Home gardening in urban settings is something that Melissa Cameron, founder of The Good Seed based in Toronto, Ontario, is just as passionate about. Cameron is particularly encouraged by the movement away from growing lawns and towards growing food and important pollinator plants instead of grass. Her mission is to connect urban dwellers with their home gardens and outdoor spaces to help them appreciate what goes into growing food.

“By having micro urban farms, we’re returning our gardens to productive spaces and, little by little, decreasing our reliance on imported food,” she says.

The surge of interest in gardening led her to collaborate with Luay Ghafari of Urban Farm and Kitchen, a lifestyle blog for home gardeners and cooks, to create A Year in the Urban Garden, a master class for those completely new to gardening who are keen to learn how to do it themselves.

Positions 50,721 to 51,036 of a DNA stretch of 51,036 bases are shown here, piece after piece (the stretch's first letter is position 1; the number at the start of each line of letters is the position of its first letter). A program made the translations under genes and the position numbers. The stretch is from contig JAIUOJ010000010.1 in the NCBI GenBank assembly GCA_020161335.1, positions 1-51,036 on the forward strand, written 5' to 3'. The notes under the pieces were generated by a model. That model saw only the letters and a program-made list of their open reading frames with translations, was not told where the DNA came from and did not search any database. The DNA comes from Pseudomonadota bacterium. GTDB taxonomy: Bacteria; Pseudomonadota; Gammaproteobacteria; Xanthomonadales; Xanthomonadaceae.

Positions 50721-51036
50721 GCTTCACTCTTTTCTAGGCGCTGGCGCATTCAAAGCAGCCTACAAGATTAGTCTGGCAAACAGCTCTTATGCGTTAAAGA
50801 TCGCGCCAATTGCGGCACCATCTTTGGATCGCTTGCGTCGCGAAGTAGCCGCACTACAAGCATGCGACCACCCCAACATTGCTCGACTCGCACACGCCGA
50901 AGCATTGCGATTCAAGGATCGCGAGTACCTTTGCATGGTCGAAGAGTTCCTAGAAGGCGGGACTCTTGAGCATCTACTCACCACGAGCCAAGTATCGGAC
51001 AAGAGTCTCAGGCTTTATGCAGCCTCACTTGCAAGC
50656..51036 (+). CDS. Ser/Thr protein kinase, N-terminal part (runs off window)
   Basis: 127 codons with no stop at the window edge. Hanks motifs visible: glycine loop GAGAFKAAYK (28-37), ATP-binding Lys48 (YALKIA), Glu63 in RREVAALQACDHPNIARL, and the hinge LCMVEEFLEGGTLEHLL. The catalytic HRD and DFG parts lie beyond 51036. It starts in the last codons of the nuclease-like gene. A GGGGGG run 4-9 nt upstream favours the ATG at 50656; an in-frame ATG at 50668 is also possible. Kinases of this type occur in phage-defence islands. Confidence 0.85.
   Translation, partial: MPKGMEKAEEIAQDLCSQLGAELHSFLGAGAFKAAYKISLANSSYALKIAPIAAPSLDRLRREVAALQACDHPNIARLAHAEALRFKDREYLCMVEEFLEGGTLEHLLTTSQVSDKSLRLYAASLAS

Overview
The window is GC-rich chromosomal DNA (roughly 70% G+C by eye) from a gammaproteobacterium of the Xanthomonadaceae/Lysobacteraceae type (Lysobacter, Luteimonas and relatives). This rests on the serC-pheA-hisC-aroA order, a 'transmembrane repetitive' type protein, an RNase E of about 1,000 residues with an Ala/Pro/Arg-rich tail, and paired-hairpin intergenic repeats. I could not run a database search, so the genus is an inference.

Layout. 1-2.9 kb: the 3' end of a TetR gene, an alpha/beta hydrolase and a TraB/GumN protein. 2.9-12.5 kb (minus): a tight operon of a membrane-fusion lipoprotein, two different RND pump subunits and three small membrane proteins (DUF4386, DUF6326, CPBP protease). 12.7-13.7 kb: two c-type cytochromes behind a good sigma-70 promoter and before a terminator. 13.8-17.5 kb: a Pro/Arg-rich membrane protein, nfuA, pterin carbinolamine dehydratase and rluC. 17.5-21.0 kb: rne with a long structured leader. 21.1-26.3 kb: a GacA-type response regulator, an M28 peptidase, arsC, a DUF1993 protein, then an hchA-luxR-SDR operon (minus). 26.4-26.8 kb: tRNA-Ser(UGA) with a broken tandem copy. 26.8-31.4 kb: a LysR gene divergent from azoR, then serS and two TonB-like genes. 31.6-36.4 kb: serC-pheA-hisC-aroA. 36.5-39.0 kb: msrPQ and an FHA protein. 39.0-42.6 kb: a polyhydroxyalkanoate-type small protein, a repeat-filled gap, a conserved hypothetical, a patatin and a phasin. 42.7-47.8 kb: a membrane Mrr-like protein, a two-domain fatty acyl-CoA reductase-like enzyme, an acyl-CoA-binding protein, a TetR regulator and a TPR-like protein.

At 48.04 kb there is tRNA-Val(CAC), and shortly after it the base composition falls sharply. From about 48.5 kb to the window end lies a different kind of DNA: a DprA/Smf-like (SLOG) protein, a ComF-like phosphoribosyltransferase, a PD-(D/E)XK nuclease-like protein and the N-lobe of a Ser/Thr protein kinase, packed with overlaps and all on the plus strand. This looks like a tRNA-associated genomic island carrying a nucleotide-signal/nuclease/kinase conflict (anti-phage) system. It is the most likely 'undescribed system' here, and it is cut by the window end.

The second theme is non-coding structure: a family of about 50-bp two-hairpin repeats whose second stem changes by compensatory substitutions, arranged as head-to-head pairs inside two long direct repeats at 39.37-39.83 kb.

Whether it’s shopping at the local farmers’ market, registering for a local CSA box, or growing your own veggies at home, these actions are meaningful contributions to a future full of delicious local food. 

In a world where our reliance on international food supply chains is tenuous and environmentally detrimental and our need for true community is greater than ever, local food systems present a solution that has always been right in front of us: a system that was the norm only a couple of generations ago. As the emphasis on local food continues to grow, so too does the opportunity to connect more meaningfully with our food, our farmers, and each other.